Seek Wisdom in Trials
James continues his sermon (for that is how it reads): “If any of you lacks wisdom, let him ask God, who gives generously to all without reproach, and it will be given him.” James makes this statement in the context of what he has just discussed—“trails of various kinds”—which in this case means persecution. This is not what we would expect. James has spoken of trials producing steadfastness. The Apostle Paul adds endurance, character, and hope (Romans 5:3-4). And in the midst of persecution, we generally desire to be delivered and ask for strength in the interim.
But James says that in the midst of persecution, we should ask for wisdom. And why might this be? Is it perhaps so that we might understand what God is doing with us through this trial in our lives? So that we can look at it through the eyes of faith? So that we might use this trial that it may have its perfect work in our lives? I have heard politicians say that national calamities should never be wasted—and generally to some selfish and mercenary end. But this should especially be true for the Christian who should never waste the opportunity that trials afford for growing closer to the Lord and, as James says, growing in wisdom.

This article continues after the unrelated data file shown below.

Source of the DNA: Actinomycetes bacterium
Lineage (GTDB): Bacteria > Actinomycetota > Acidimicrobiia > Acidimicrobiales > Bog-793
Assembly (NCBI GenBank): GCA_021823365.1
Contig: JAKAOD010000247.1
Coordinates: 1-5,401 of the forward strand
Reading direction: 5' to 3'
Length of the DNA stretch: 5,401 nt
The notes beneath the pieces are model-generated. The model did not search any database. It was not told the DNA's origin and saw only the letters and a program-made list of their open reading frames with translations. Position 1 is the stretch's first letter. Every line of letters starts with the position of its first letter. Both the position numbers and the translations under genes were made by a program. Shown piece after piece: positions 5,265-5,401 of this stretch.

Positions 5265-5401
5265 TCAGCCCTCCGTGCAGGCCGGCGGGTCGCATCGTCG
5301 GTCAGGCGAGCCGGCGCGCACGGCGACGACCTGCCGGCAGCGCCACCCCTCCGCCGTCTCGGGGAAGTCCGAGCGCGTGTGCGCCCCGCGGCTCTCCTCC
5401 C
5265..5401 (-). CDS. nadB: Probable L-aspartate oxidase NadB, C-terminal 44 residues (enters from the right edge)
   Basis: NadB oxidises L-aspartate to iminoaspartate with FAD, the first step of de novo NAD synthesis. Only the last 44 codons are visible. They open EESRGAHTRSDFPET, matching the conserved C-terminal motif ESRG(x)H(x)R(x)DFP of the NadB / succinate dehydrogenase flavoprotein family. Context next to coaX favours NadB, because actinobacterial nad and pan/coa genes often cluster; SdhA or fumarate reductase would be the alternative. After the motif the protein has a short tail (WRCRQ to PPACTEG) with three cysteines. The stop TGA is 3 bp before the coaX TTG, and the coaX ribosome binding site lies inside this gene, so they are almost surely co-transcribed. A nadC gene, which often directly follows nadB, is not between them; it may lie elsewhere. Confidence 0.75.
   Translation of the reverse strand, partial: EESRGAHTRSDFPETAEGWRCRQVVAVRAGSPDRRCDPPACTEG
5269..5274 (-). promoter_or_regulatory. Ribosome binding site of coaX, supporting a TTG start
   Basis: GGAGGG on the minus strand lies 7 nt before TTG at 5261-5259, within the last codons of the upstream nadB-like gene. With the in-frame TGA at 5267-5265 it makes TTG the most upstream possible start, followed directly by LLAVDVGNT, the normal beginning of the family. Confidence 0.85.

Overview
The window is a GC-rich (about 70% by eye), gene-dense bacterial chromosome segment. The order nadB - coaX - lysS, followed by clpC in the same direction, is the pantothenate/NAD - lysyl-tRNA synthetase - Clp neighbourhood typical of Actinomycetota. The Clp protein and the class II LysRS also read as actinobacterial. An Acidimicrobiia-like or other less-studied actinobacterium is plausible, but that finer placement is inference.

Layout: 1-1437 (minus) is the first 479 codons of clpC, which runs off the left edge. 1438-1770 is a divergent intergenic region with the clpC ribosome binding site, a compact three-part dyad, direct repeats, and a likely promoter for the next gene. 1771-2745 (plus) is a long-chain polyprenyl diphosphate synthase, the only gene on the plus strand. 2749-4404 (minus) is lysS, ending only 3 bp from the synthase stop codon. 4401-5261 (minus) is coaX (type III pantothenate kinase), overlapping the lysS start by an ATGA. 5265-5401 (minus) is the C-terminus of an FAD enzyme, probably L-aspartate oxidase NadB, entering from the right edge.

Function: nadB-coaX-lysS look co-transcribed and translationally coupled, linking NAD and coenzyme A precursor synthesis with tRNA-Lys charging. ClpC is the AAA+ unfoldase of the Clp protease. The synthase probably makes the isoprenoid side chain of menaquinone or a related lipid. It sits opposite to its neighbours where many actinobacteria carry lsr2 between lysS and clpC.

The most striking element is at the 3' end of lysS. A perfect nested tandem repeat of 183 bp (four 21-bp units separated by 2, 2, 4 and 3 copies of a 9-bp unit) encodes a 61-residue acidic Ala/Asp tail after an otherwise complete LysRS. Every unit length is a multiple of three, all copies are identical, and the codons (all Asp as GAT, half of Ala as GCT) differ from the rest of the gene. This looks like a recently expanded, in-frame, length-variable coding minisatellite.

We are told in several places in Proverbs that the fear of the Lord is the beginning of wisdom (9:10). Trials drive us to the Lord when we might not have driven ourselves there on our own accord. We learn that we cannot live this life without Him, that there are so many things in this life that we can do without, that the Kingdom is so much more important, that our priorities are often all wrong, and that God still judges sin and calls us to repentance in painful ways. But wisdom also reminds us that this is the way God loves us—by pruning and chipping away from us the dross which we would not allow happier times to cut away. Wisdom trusts God even in—especially in—hard times.
The Apostle Paul says, “For if anyone thinks he is something when he is nothing, he deceives himself” (Galatians 6:3). Even the pagan Socrates knew that the beginning of wisdom was the confessing of one’s ignorance. Let us not be more foolish than unbelievers. Let us humble ourselves beneath God’s mighty hand and allow that there are many things we do not understand, and that trials and tribulations are one method whereby God teaches us many things. Then we shall look upon them as the tests and opportunities for faith that they are.